The parents of a teenager killed in Oamaru four years ago are dumbfounded and outraged over a High Court verdict that found their son's killer guilty of manslaughter, not murder.
"It's getting harder and harder to convict someone of murder in this country," Peter Lewis said.
"If someone is stabbed three times in the back, isn't that murder?."
Peter Lewis and Jenny Brokenshire lost their 16-year-old son William, or Will as he was known, four years ago after he was stabbed in the back by Oamaru teenager Daniel Ethan Smith, then aged 16.
Smith's 2011 murder conviction was quashed by the Court of Appeal last year and a retrial ordered.
Both parents say that following the retrial they have lost faith in New Zealand's justice system, and they believe the jury in the retrial got it wrong.
"We heard the same evidence [at both trials], so how can there be two different conclusions?" Lewis asked.
At the High Court retrial, which finished in Timaru last week, Smith, now 20, pleaded not guilty to murder and claimed self-defence. Crown prosecutor Andrew McRae said Smith had murderous intent when he chose to stab William Lewis in the back three times during a scuffle in Exe St at about 9.45pm on April 1, 2010.
Smith's defence counsel, Christopher Stevenson, claimed Smith had acted in self-defence and "instinctively under threat".
The court heard Lewis had tried to start a fight with Smith over a rumour involving Lewis' ex-girlfriend.
After following Smith along Exe St, Lewis started pushing him on the shoulders and tried to take off his hoodie. The court heard Smith produced a 12cm hunting knife and stabbed Lewis three times in the back, causing him to bleed to death at the scene.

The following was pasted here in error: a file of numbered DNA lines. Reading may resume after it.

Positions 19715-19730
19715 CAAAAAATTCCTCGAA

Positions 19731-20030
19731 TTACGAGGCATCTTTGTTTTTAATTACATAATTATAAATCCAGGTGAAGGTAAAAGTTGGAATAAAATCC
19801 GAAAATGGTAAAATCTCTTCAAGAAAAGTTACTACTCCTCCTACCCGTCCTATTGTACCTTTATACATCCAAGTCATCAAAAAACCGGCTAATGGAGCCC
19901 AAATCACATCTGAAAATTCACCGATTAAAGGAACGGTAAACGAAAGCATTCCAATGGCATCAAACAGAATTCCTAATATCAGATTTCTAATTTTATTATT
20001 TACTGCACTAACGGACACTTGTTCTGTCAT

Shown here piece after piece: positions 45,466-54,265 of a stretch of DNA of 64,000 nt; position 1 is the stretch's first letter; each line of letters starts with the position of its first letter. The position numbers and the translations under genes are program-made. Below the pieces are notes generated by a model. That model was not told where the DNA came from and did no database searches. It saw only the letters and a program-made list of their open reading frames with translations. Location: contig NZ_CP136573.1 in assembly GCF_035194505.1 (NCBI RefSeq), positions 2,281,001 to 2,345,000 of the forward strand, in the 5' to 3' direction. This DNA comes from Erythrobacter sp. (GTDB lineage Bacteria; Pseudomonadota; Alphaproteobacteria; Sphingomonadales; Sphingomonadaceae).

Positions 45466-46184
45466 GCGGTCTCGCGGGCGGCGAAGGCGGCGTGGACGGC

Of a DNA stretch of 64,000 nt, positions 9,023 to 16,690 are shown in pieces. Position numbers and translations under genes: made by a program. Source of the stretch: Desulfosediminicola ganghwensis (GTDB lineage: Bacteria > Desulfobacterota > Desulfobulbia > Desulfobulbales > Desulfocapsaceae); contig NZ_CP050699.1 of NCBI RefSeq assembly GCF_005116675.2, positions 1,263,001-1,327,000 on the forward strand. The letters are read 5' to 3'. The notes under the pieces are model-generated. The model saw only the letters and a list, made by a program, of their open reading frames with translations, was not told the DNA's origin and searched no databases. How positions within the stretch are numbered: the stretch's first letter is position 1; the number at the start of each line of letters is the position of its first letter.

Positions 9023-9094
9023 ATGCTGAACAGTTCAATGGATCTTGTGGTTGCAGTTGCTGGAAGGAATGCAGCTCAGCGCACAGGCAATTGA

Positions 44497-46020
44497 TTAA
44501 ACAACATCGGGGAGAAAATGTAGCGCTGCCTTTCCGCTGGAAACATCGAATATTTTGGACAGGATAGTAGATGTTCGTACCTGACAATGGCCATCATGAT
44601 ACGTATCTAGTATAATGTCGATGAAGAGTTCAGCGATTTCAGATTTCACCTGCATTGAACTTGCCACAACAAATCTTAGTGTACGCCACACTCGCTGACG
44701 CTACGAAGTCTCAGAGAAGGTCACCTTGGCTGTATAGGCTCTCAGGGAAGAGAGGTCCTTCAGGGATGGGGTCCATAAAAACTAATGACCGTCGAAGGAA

Brokenshire said the verdict was "gut-wrenching".
"We feel hard done by. It's been four years and we still haven't been able to grieve."
Lewis, wife Tania and son Jacob, 13, travelled to Timaru for the trial and were among the many of Lewis' family and friends who they say were "shocked" and "dumbfounded" by the outcome.
"We felt the jury saw murder and self-defence and couldn't make a decision so they went in the middle with manslaughter - they got it wrong," he said.
Having sat in court "more times than I can recall", Lewis said the latest decision made a "mockery of the system".
"We thought the guilty verdict was it. It still won't bring Will back, but to us it meant something. Justice in this country is stacked for the criminal, not for the victim."
A few weeks before his death Will, who had lived in Timaru growing up, had started a job as an apprentice mechanic in Kurow.
Brokenshire said her son was excited about his future. She said he was a loveable "rat bag" but was good-natured and loved his family - especially his younger siblings.
Brokenshire, who lives in Timaru and works night shift, recalled the night she heard her son had been stabbed. "I took off to Oamaru Hospital where mum and dad were waiting outside. Dad came up to me and said ‘we've lost him'. I just fell on the ground."
She said it was hard not being able to see her son immediately after he died as the area where he was stabbed was cordoned off.
"He lay on the ground for 19 hours. I wasn't even able to go to see him, pick him up or hold him."
The family said they can now only hope the judge makes an example out of Smith at sentencing on August 29.
- The Timaru Herald